Client: Greater London Authority
Brand: Various initiatives
In February 2005, the Greater London Authority (GLA) put out a tender for a mobile marketing solution that could be used to deliver a number of initiatives targeting people living in London, as part of the Office of the Deputy Prime Minister’s e-Government initiative to make local authority services available to the public online.
The solution had to be capable of delivering and receiving images to and from mobile handsets. It also needed to include postcode and email address validation from a text message; a working location-based solution connected to the main networks; and a real-time online reporting tool, together with the skills to integrate seamlessly with a number of GLA databases.
The initial tender led to a shortlist of five companies, from which Incentivated was chosen to provide the solution, partly because of its iris mobile marketing platform, but also because of the company’s approach of offering free consultancy alongside its technical offering.
Iris has a single interface that can be used on any PC, enabling two-way interaction with customers’ mobile phones. Messages can be sent using MMS, WAP Push, SMS and email, from shortcodes, or alphanumeric originators. Functionality includes Find my Nearest, using location-based services or a postcode file; Ticket request by SMS; eBrochure request by SMS, (an HTML email is sent to their email in response to a text message response to an ad.); Text & win; and more.
Iris has been used initially on four projects. The first centred on The State of London Debate, which took place in June. Londoners could order tickets for this annual mayoral conference by texting their house number, postcode and number of tickets requested to a dedicated shortcode, 62927, which spelt out ‘MAYOR’ on the keypad.
The full postal address was formed with reference to the Royal Mail’s Postcode Address File (PAF), and sent back to the applicant as a text message, together with the number of tickets requested, for the applicant’s confirmation. In addition, a text reminder about the event was sent out to everyone who applied for tickets via mobile, the day before the event.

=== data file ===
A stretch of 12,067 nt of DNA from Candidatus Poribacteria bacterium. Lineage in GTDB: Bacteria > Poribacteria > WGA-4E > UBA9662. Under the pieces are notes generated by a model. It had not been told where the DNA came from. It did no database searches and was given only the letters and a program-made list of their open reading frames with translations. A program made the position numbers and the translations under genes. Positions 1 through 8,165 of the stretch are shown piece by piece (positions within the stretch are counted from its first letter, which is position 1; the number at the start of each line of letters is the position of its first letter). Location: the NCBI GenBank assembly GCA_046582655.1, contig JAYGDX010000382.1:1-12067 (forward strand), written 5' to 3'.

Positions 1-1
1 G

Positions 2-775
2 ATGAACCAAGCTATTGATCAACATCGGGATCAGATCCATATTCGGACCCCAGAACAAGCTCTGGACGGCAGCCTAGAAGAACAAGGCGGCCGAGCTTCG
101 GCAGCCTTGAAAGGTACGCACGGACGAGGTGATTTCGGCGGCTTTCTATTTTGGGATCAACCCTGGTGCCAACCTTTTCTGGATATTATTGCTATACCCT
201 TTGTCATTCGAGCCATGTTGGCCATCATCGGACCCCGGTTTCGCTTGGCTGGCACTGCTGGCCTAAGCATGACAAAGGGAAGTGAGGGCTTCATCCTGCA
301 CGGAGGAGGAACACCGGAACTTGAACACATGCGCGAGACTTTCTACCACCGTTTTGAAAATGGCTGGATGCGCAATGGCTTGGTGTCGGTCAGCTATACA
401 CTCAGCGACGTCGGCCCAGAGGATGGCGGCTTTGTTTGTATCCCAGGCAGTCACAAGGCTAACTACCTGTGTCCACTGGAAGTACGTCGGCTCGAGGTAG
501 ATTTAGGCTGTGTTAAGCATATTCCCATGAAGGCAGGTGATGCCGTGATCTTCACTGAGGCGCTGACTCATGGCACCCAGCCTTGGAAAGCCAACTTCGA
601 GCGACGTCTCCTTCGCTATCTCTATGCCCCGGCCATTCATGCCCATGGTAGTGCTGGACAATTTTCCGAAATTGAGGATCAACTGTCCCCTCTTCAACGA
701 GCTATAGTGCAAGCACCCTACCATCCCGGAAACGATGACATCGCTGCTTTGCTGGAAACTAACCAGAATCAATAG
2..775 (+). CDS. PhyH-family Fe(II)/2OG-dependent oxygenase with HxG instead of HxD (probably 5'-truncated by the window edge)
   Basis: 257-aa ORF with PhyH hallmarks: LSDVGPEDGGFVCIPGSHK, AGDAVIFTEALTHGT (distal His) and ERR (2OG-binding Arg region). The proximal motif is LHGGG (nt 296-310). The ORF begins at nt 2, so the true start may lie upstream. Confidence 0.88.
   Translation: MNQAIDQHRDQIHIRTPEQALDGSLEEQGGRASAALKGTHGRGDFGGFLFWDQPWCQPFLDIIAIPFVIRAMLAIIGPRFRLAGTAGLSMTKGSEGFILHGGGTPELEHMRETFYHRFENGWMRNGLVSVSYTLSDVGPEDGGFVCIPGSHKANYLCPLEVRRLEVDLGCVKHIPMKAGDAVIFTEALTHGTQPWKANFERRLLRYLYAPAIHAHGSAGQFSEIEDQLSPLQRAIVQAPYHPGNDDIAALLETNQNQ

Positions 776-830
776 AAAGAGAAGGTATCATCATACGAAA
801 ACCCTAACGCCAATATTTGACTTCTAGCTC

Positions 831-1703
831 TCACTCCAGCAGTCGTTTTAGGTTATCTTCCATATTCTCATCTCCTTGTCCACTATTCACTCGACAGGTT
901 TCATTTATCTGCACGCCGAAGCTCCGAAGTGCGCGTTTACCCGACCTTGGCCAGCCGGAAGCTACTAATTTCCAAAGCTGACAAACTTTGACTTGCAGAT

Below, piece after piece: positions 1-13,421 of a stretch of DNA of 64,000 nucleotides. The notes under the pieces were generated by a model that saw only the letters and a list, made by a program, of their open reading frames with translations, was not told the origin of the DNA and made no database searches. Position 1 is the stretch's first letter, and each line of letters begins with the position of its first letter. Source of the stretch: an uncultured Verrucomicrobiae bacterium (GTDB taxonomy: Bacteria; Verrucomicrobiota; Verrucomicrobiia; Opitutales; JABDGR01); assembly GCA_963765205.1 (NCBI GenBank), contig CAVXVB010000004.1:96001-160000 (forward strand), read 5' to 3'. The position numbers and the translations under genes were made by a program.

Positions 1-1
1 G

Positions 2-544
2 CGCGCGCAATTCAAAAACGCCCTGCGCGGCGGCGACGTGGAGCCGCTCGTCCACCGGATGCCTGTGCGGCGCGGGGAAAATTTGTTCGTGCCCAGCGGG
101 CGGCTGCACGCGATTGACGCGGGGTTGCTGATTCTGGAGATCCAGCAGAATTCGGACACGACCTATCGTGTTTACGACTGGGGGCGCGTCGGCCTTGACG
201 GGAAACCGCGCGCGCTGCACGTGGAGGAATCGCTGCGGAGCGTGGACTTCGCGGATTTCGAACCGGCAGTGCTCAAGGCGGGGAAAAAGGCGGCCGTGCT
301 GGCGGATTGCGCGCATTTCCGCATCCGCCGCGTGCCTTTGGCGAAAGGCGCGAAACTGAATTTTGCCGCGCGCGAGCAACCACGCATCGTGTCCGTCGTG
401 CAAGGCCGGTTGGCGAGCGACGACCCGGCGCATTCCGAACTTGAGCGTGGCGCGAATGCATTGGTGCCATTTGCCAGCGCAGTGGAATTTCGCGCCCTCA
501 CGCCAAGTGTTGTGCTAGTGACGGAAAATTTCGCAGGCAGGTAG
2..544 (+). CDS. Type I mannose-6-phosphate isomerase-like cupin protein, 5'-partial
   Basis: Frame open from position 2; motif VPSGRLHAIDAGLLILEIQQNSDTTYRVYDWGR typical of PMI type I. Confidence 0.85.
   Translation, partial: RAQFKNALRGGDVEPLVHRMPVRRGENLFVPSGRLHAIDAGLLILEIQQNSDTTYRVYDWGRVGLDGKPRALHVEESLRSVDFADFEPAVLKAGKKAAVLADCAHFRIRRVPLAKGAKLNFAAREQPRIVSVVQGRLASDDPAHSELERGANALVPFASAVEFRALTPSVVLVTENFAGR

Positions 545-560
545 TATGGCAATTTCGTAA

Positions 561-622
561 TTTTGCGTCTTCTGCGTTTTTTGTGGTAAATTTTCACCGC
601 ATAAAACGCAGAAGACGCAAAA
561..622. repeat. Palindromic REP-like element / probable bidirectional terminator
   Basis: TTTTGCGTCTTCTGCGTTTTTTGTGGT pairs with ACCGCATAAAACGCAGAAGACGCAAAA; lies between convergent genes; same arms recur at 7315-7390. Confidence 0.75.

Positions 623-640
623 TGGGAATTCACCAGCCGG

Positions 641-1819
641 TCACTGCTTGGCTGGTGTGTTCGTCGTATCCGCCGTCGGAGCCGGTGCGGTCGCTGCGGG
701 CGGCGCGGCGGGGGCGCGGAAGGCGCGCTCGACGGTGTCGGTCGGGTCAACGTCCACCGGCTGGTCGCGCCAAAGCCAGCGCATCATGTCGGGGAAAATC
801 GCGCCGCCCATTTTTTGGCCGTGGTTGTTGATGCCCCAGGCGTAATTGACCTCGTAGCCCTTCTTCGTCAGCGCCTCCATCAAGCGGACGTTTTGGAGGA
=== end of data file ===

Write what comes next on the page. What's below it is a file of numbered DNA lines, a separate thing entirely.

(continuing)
Of 2,000 tickets given away, 10% were applied for via mobile, at less cost to fulfil than other methods. The GLA has since replicated the process for other events.
Mobile was also used in Mayor Ken Livingstone’s ‘One London’ campaign, following the July terrorist attacks in the capital. Londoners were asked to text LONDON to a premium SMS shortcode, in order to download a wallpaper image of the One London logo. By the beginning of October, 3,000 people had done so.
Recycle for London is using mobile to enable Londoners to find out more about local recycling facilities by texting RECYLE followed by their full postcode to a shortcode, 63131. The text they receive back has details of their recycled materials kerbside collection times, where these are offered, or of their nearest recycling facility, as well as the number for their local recycling helpline. The campaign launched on 12 September 2005, and in the first four weeks, 2,600 people used the service.
Finally, as part of the ‘Know what you’re getting into’ initiative, designed to warn Londoners of the dangers of using unlicensed minicabs, Londoners can now find out the numbers of two licensed minicab companies by texting HOME to 60835 or 62967.
The mobile user’s network passes on the time of the request, the mobile number used, any other content in the text message, and the location of the cell from where the text was sent. This information is compared with a live database of licensed minicabs, and a text message with two phone numbers is composed and sent by reply.
The service launched on 20 September 2005, and in the first three weeks, 4,000 people used it. The service will be pushed via promotional teams handing out credit card-sized instructions, and via display ads in bars and restaurant washrooms, in the run-up to Christmas. Jon White, Senior marketing Planner, Transport for London, has described the services as "the most popular of the Transport for London mobile services."